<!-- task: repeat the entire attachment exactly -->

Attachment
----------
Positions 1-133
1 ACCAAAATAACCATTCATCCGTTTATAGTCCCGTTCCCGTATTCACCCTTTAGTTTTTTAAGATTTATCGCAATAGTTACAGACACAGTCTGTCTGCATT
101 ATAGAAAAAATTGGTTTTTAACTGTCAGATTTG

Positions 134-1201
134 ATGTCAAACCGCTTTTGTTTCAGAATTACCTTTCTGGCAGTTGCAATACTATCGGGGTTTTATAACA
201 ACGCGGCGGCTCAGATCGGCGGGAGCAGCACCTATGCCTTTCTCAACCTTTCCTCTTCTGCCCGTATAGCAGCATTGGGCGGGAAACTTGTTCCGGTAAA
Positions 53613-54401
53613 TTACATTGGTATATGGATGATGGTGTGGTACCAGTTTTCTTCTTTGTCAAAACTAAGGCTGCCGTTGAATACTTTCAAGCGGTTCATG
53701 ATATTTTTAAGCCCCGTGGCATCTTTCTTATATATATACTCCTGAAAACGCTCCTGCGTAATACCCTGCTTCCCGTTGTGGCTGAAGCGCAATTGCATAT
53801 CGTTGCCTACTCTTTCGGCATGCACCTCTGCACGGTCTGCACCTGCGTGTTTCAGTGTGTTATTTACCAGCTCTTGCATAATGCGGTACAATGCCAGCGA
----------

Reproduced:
Positions 1-133
1 ACCAAAATAACCATTCATCCGTTTATAGTCCCGTTCCCGTATTCACCCTTTAGTTTTTTAAGATTTATCGCAATAGTTACAGACACAGTCTGTCTGCATT
101 ATAGAAAAAATTGGTTTTTAACTGTCAGATTTG

Positions 134-1201
134 ATGTCAAACCGCTTTTGTTTCAGAATTACCTTTCTGGCAGTTGCAATACTATCGGGGTTTTATAACA
201 ACGCGGCGGCTCAGATCGGCGGGAGCAGCACCTATGCCTTTCTCAACCTTTCCTCTTCTGCCCGTATAGCAGCATTGGGCGGGAAACTTGTTCCGGTAAA
Positions 53613-54401
53613 TTACATTGGTATATGGATGATGGTGTGGTACCAGTTTTCTTCTTTGTCAAAACTAAGGCTGCCGTTGAATACTTTCAAGCGGTTCATG
53701 ATATTTTTAAGCCCCGTGGCATCTTTCTTATATATATACTCCTGAAAACGCTCCTGCGTAATACCCTGCTTCCCGTTGTGGCTGAAGCGCAATTGCATAT
53801 CGTTGCCTACTCTTTCGGCATGCACCTCTGCACGGTCTGCACCTGCGTGTTTCAGTGTGTTATTTACCAGCTCTTGCATAATGCGGTACAATGCCAGCGA